Ed Lee, group director for InfoTrends, a market research firm for the digital imaging industry, suggests that one reason for increased film usage among teens "is that digital cameras have been in the mainstream market for over 10 years now and that there are many teenagers today that have grown up without shooting a roll of film. As a result, film is a novelty to them, and thus part of the appeal."

San Francisco-area businesses have detected similar trends. Judy Hurwitz, who has owned Marin Filmworks in San Rafael, Calif. with her husband Leon since 1995, says the re-adoption of analog is noticeable.

Her business, she said, has "seen a slight uptick in the use of film recently." The reasons: more black-and-white film use by high school and college students and a trend toward higher-resolution, higher-quality medium format film.

"We have also seen an increase in the number of people using medium format film, also called 120 film, in the very popular Holga or Diana cameras," Hurwitz says. "These cameras are inexpensive, plastic bodies with plastic lenses that produce a sightly out of focus image. They are very popular with young artists and photographers who are looking for a more artistic image."

And, of course, it hasn't taken marketers long to pitch analog cameras to proto-hipsters.

"Disposable, Polaroid, and smaller film cameras are being marketed to the youth," says Stevie Sorenson, 17, a junior in high school in Marin County. "While disposables and lower quality film cameras are being marketed (to us), higher-end film cameras still appeal to more advanced photographers."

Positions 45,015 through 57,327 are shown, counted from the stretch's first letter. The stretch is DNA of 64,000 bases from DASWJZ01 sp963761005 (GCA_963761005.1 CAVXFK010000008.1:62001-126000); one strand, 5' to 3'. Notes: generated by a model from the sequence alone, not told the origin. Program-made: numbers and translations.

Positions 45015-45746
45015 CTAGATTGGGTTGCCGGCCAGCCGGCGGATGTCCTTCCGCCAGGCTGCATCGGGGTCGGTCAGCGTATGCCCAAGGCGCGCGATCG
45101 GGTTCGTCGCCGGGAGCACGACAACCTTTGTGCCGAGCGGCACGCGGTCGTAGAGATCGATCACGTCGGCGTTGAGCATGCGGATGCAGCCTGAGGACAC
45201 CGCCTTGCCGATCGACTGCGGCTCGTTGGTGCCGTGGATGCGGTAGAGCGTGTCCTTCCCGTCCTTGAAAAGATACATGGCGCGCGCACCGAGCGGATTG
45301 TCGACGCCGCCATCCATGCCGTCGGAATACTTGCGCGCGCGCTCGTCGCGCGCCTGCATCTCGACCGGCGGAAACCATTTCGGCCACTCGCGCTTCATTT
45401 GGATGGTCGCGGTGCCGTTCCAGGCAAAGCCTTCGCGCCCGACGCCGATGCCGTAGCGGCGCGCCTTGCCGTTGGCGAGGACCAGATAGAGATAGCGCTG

"I'm seeing more and more disposable and 'carry around' film cameras in use through Facebook and other sites," she says. "It's an increasing trend I've noticed, and at the same time I'm noticing higher quality film prints disappear due to the difficulty of developing, printing, etc. While it gets easier and easier for lower quality film to be processed (at CVS and Costco), it is getting increasingly harder to find space and materials for printing with film."

Ian Tuttle, a professional photographer based in the Bay Area, prefers to use toy film cameras over digital ones.

"I like film and especially toy cameras because of the flaws," Tuttle says. "It isn't perfect--I shoot a lot of expired film as well as very slow-speed film which I process in ways that make it behave abnormally. This accentuates the flaws. The plastic lenses on toy cameras lend their own distortions. What I'm after is a more organic capture of the world."

"I suppose the cool factor is one of the slants in marketing," he says. "An international company is currently trying to monopolize the toy camera market, but photographers are at heart artists, and artists are at heart rebellious against the mainstream. I know toy camera enthusiasts who actively hate this big company."

Will Patterson, 19, a freshman at Stanford University who studied photography throughout high school, doubts this influence will continue. "I don't see this process of digitization stopping any time soon," he says. "And as digital technology improves even further, I think there will be less reason for people to need to shoot film because image quality will more closely resemble that of film."

Whether the trend of rediscovering film will continue is up to the teenage generation.

"It's just getting too expensive and time consuming," Shaw, the 18-year old San Francisco resident, says. "But if you have a passion for it, there is no reason to stop. I think that the variety and unusualness that film provides will keep it popular in the years to come--at least I hope so. Film is really something special."